Hong Kong Bans Non-Resident Arrivals From 13 More Countries Due to Omicron

By Reuters
November 30, 2021Hong Kongshare
Hong Kong Bans Non-Resident Arrivals From 13 More Countries Due to Omicron
People have a picnic near signage discouraging large gatherings amid the pandemic in Tsim Sha Tsui area, Hong Kong, on Nov. 27, 2021. (Bertha Wang/AFP via Getty Images)

HONG KONG—Hong Kong has banned non-residents from entering the city from four African countries and plans to expand that to travelers who have been to Australia, Canada, Israel, and six European countries in the past 21 days due to fears over Omicron.

The World Health Organization (WHO) said on Monday the Omicron coronavirus variant carried a very high risk of infection surges, and countries around the world have tightened travel restrictions.

In a statement late on Monday, the Hong Kong government said non-residents from Angola, Ethiopia, Nigeria, and Zambia would not be allowed to enter the global financial hub as of Nov. 30. Residents can return if they are vaccinated but will have to quarantine for seven days in a government facility and another two weeks in a hotel at their own expense.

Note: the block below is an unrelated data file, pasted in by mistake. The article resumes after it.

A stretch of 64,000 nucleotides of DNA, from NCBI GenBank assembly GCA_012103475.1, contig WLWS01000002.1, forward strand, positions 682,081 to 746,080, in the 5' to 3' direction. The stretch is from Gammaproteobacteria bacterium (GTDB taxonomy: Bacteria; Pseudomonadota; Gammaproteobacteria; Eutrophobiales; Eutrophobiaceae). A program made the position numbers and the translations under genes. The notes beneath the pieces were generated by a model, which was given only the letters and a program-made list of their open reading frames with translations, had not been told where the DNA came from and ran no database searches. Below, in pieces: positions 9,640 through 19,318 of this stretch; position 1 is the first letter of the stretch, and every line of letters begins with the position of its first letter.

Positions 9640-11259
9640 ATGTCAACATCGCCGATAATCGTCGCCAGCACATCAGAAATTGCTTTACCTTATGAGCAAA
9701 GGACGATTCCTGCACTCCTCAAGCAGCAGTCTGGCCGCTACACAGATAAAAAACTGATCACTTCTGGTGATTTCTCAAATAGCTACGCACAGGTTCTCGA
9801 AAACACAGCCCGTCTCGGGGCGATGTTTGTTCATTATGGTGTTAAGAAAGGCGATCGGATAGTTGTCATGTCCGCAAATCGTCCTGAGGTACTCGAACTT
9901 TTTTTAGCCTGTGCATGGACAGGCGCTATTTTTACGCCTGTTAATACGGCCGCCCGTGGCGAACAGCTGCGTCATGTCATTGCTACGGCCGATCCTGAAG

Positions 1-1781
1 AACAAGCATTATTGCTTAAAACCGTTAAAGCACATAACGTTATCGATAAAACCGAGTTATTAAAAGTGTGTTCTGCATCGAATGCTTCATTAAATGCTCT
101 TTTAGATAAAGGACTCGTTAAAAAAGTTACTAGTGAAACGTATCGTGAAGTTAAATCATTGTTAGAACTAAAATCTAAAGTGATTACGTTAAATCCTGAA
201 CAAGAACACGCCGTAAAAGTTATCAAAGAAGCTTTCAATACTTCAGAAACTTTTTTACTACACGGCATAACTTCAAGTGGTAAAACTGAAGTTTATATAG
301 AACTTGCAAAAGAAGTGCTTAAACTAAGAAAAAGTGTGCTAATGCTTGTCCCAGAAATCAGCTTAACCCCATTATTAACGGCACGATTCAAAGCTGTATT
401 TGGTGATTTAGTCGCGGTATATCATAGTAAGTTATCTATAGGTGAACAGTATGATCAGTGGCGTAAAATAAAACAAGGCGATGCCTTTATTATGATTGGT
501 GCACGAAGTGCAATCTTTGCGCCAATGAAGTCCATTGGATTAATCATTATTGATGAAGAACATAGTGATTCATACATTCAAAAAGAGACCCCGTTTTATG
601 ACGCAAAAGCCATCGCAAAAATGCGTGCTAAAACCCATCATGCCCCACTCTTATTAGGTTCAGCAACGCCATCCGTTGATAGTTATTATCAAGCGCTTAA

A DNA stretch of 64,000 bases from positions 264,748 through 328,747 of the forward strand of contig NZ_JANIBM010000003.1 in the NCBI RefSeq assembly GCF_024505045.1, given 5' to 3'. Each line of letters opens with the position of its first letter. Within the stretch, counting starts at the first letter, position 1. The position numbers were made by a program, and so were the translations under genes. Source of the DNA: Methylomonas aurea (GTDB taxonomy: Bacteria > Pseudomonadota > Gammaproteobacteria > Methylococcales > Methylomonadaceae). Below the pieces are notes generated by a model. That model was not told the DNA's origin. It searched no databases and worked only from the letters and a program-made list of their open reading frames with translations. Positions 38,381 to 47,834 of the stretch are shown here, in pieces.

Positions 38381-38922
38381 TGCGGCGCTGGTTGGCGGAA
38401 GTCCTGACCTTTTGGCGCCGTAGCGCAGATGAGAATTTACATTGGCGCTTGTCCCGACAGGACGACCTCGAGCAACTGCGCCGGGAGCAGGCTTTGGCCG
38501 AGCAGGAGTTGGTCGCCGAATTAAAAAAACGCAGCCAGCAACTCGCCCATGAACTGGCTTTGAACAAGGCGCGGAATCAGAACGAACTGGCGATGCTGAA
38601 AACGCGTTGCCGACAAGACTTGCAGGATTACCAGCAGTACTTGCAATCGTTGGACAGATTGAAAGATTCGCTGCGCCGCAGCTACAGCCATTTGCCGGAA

“Non-Hong Kong residents from these four places will not be allowed to enter Hong Kong,” the statement said. “The most stringent quarantine requirements will also be implemented on relevant inbound travelers from these places.”

Additionally, non-residents who have been to Australia, Austria, Belgium, Canada, the Czech Republic, Denmark, Germany, Israel, and Italy in the past 21 days would not be allowed to enter the city from Dec. 2. Vaccinated residents returning from these countries will have to do three weeks of hotel quarantine.

Hong Kong last week banned entry to non-Hong Kong residents arriving from South Africa, Botswana, Eswatini, Lesotho, Malawi, Mozambique, Namibia, and Zimbabwe.

Authorities have detected three people with the Omicron variant through mandatory testing while in quarantine.

The global financial hub is among the last places in the world pursuing a zero-Covid strategy and has some of the tightest travel restrictions. In the coming months, it hopes to partially reopen the border with mainland China, which also has no tolerance for coronavirus cases.

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